The nineteenth-century Old Bailey Proceedings (the records of trials prosecuted at the Central Criminal Court) offer us a picture of crime and punishment from the period that is often rich in the detail of everyday life. The online resource has nearly 200,000 trial records from the late 1600s to the early 20th century, but it is a partial record for all that. Some trials that ended in acquittals were excluded as were some of those where the nature of the offence was deemed unfit for public consumption. Most crimes of a sexual nature (rapes, particularly of children) carry very little detail at all.
However, we can sometimes get a slightly more informed view of these sorts of cases by combining the Proceedings with the newspaper reports of cases at Old Bailey and the police courts.
In September 1856 Professor Francoyne Michel was brought up at Bow Street Police Court for the second time to be examined on a charge of rape. His alleged victim was a young girl of 14, Ellen Lyons. The case was referred up to the Old Bailey and Michel (there named as Francis Michel) was acquitted. The record of the trial is brief; the charge is posted and the barristers appearing named, along with the verdict. We get no detail at all, not even Ellen’s age.
The second Bow Street hearing is a little more useful, however. There we are told that Ellen gave her evidence in court for the second time, where she was cross-examined by Michel’s solicitor, a Mr. Lewis of Ely Place. He pressed her about a part of her evidence concerning a young man named Tim Collins, a printer who worked in Fleet Street. Collins was her cousin, he added, and well known to her. Lewis stated that Collins had walked her home late a night about ten days before the alleged rape by his client and seems to have been suggesting that it was Collins that violated her, not Michel, or that she was already sexually active and therefore a subsequent medical examination of her was inconclusive.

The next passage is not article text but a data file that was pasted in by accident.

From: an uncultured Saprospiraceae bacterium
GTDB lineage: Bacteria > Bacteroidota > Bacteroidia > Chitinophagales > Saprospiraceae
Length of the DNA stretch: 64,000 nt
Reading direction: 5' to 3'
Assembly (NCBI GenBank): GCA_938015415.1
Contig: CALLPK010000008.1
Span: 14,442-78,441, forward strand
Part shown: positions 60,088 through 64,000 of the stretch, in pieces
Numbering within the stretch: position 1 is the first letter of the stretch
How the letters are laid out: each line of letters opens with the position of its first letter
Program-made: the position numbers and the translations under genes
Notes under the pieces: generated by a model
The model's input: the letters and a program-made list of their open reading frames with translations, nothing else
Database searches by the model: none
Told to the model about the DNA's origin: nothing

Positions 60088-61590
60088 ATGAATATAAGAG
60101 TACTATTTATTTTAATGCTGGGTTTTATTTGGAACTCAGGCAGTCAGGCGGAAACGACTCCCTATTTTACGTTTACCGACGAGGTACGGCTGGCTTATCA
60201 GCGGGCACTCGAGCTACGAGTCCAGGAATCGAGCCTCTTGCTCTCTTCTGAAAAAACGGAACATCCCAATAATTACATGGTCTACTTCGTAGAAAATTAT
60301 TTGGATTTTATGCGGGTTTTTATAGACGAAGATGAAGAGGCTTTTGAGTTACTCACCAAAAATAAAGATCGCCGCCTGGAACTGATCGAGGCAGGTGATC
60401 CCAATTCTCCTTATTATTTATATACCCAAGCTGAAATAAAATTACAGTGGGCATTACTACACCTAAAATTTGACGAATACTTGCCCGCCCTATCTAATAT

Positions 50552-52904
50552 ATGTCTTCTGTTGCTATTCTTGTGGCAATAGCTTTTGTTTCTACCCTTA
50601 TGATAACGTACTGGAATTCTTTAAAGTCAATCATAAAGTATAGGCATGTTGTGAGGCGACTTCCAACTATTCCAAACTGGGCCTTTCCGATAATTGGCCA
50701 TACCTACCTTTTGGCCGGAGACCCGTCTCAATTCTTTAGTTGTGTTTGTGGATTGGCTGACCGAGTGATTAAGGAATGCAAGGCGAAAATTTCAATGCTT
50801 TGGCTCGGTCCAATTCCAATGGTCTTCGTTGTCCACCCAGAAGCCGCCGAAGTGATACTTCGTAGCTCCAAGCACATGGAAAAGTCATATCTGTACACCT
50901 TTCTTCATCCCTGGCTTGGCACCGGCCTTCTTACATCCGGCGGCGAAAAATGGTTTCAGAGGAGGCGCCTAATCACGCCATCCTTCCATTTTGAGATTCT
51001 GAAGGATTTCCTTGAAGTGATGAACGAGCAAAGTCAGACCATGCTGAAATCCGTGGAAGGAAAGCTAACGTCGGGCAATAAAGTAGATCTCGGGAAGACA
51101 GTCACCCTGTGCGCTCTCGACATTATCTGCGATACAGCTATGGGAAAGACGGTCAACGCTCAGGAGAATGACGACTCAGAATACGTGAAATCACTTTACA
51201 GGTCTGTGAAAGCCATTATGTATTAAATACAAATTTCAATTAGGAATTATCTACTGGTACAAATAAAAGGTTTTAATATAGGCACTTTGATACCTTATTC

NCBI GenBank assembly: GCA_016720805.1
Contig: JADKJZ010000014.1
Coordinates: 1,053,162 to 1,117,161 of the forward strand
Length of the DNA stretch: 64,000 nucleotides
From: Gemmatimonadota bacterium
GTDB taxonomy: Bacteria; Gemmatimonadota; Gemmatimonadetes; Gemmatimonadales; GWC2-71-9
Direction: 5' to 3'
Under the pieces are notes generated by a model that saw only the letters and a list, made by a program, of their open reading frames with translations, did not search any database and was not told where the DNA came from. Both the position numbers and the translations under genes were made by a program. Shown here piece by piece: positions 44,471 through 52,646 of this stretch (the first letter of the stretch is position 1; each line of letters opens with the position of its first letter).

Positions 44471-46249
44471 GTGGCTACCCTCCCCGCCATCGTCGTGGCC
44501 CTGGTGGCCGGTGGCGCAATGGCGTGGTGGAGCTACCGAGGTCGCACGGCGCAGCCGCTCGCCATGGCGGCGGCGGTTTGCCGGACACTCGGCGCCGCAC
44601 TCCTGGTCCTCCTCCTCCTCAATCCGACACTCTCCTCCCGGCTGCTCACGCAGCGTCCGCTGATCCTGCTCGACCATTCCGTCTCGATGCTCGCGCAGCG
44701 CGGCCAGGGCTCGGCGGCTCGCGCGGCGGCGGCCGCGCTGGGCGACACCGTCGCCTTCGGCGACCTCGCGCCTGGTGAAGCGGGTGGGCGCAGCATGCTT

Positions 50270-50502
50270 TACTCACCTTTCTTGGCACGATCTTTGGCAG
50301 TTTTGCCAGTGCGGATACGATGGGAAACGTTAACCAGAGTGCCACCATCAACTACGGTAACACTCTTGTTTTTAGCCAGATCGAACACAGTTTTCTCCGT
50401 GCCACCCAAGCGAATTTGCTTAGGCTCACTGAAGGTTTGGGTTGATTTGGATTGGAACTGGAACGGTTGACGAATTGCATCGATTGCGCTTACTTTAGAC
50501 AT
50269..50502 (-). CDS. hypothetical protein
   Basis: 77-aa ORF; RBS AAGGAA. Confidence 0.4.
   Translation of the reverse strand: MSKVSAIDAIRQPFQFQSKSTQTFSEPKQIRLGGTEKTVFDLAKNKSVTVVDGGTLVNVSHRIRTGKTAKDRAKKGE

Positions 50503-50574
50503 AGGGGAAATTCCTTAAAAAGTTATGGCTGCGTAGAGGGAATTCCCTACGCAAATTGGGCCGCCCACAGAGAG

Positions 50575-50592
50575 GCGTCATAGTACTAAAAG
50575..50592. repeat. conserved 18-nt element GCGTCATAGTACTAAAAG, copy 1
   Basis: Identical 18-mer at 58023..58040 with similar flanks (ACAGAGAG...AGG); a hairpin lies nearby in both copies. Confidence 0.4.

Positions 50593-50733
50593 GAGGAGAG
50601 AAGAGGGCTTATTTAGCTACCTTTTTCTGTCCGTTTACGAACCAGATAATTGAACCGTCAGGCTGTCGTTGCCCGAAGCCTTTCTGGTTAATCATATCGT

Ellen reportedly wavered under the examination but said she had not seen Collins since then. The girl’s mother appeared to state that they had no such relation named Tim Collins. The paper felt it necessary to add that Ellen’s mother was ‘an Irishwoman’, whether for the benefit of adding detail or because this made her testimony the less believable we can only speculate, but the working-class Irish in mid-Victorian London were not held in high esteem by the middle-class (Protestant) readership of the capital’s journals.
We also get a sense of Mr. Lewis’ cross-examination in some of the ‘evidence’ it elicited from Ellen. Lweis said the story was invented: her screams ‘were not heard in the street’ when they clearly should have been. She admitted to the court that she had not scratched her attacker’s face when this would have easy to do; suggesting she hadn’t attempted to fight him off.
More damming still was her admittance that she hadn’t told her mistress (she was a domestic servant) until the next day, or her mother for three days. and then, Lewis added, there was the suspicious story concerning Tim Collins and Ellen relationship with him.
All of this must have been very traumatic for Ellen, not least having to face her alleged attacker in court. Today this would be very limited and while she would certainly appear at Crown Court (not at the pre-trial hearing) the cross examination would be conducted under clear rules of engagement.
One further historical point is worth making here. Ellen was described as a ‘young girl’ but she was also a servant and deemed a woman in the eyes of the law. In 1856 the age of consent was 12; it was raised to 13 in 1875 (but it was only a misdemeanor, not a felony, to have sex with a 13 year-old). It was only after the Criminal Law Amendment Act in 1885 that the age of consent was set at 16, its current age, and that only after a fierce campaign was conducted both for and against the legislation had been fought. It took a press publicity stunt by William Stead’s Pall Mall Gazette involving the purchase of a 13-year old girl for £5 to force Parliament to pass the bill and tackle the problem of child prostitution and predatory male paedophiles in Victorian society.
[from The Morning Chronicle, Wednesday, September 10, 1856]